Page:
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Red Cloaks protest for abortion rights, against Barrett’s confirmation

Demonstrators clad in red cloaks and white bonnets gathered on the steps of the Massachusetts State House Sunday morning to advocate for abortion rights and condemn Amy Coney Barrett’s confirmation to the U.S. Supreme Court.

The Boston Red Cloaks, a group of women who dress as handmaids and advocate for abortion rights, gathered on the steps of the Massachusetts State House Sunday to condemn Amy Coney Barrett’s expected confirmation to the U.S. Supreme Court. SHANNON DAMIANO/ DAILY FREE PRESS STAFF

Speakers called for the swift passage of the Act to Remove Obstacles and Expand Abortion Access, or ROE Act, in Massachusetts. Behind them stood a wall of women dressed as Supreme Court justices, Lady Liberty and — most prominently — handmaids from Margaret Atwood’s dystopian novel and series “The Handmaid’s Tale.”

The demonstration, organized by the Boston Red Cloaks, was part of a national day of protest against Barrett’s confirmation following the death of Justice Ruth Bader Ginsburg, which many view as a sign of the looming erosion of landmark abortion case Roe v. Wade.

The protest began shortly after 10 a.m. with a procession of handmaids from the Boston Public Garden to the State House. Walking silently, they carried flags and signs reading “Ruth sent us” and “Don’t confirm before the next term” suspended from wire coat hangers.

At the State House, an audience of about 60 people gathered for speeches by pro-choice activists and state officials.

“The threats to our reproductive health care and reproductive rights are real,” said Massachusetts Rep. Tami Gouveia, who co-sponsored the bill in early 2019. “They are imminent. They are on our doorstep, just like we are standing here on the doorstep of the State House to say, ‘Now is the time to pass the ROE Act.’”

The ROE act would prohibit the state from interfering in or preventing “medically appropriate methods of abortion” and provide the term with a new legal definition. In June of 2019, the bill was passed to the State Judiciary Committee, where it has since remained in legislative limbo.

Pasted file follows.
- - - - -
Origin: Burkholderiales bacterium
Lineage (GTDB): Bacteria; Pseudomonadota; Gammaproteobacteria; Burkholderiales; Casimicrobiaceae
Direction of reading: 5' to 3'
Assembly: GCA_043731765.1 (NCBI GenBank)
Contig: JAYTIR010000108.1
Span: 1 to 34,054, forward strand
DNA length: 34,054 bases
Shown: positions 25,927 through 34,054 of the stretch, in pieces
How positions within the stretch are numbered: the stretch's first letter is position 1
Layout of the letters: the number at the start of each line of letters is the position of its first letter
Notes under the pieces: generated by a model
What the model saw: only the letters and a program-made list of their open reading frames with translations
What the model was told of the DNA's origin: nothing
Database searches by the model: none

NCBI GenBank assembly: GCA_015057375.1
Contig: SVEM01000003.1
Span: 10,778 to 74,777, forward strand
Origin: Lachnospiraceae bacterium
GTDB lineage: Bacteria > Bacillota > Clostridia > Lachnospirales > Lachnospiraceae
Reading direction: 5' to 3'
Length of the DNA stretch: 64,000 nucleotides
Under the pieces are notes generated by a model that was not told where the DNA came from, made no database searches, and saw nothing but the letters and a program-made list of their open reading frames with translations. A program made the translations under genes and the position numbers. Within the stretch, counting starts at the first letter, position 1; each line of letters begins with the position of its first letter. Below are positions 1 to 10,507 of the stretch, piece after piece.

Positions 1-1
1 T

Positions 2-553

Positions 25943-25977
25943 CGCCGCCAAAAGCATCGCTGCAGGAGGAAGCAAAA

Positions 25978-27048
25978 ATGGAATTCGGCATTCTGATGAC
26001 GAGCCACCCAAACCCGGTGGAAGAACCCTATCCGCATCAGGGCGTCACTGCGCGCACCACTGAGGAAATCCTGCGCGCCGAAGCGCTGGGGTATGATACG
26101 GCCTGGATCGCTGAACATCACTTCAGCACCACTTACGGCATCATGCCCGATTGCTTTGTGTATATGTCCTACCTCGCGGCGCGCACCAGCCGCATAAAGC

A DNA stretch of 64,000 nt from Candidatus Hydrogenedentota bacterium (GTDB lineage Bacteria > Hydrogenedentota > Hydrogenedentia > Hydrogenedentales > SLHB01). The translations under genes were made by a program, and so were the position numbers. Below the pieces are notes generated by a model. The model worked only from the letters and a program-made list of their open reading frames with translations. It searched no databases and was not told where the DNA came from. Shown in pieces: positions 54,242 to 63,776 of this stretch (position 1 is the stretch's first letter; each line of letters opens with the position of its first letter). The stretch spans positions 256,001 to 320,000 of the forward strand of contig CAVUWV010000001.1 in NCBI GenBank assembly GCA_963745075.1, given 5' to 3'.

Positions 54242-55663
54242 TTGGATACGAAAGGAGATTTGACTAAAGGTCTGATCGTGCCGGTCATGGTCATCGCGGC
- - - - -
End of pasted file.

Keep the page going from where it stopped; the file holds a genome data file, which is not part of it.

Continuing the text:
Gouveia told The Daily Free Press that progress has been further stalled by the ongoing pandemic. Despite the delay, she said she is hopeful the act can set a national example, especially if the Supreme Court case is overturned.

“If we pass the ROE Act in Massachusetts,” Gouveia said, “we will be sending the message that we see that women’s reproductive health care and their rights to manage their own bodies is of paramount.”

Other speakers cited Barrett’s historically anti-abortion stance, arguing her confimation would likely lead to the elimination of Roe v. Wade and the undermining of abortion rights nationally.

Carrie Baker, president of the Abortion Rights Fund of Western Massachusetts, said 22 states would likely outlaw abortion if Roe were overturned.

If that were to happen, she said, her organization anticipates that Massachusetts would become a “destination on a underground abortion railroad.”

Throughout the demonstration, the Red Cloaks caught the attention of Beacon Street drivers and tourists.

Expletives, car horns and cries of “Trump 2020” rang from the street, but few who appeared to oppose the protest slowed down to engage with attendees. Others honked and cheered, occasionally holding up traffic to watch the speakers.

One duck boat driver paused their guided tour, allowing riders to take photographs and videos of the protestors. From another bus, a woman shouted “Praise be” — a statement of gratitude common in the “Handmaid’s Tale” universe.

Sunday’s demonstration also drew a number of first-time handmaids, including Boston University School of Medicine student Bridgette Merriman, who said she first heard about the Red Cloaks at a meeting for the BU Medical Students for Choice.

“I’ve known that people were protesting in this way, and I thought the visual was so powerful,” Merriman said. “The way that it almost just fell into my lap seemed too good to be true. I felt like I was just pulled toward the movement in that way.”

Merriman added that dystopian societies such as Atwood’s do not form overnight, but are the result of a country “slowly chipping away” at women’s rights, making political action necessary.

The demonstration at the State House closed with a nearly 10-minute moment of silence. Afterward, protesters made their way to the Public Garden’s footbridge for a final photo session, continuing to attract the attention of park-goers.

Jessie Steigerwald, a founding member of the Red Cloaks, said the group has used imagery of the handmaids since 2018 to broadly symbolize the mistreatment of women in the United States.

Steigarwald added that, though many protestors employ the uniform alone, the Red Cloaks add signs as a way of turning the symbol of oppression into one of empowerment. 

“You might have someone walk up who’s been a victim of sexual assault. You might have someone who’s had an abortion. You might have someone walk up who’s simply been fighting for equal pay,” Steigerwald said before Sunday’s demonstration. “Just seeing the outfit … suddenly they feel understood. They feel seen. They feel heard.”

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  1. Wonderful article – I’m proud of the content and the autboe

  2. Excellent writing, accurate and well rounded explanation of the current protests and their place within the context of the larger arena of American politics.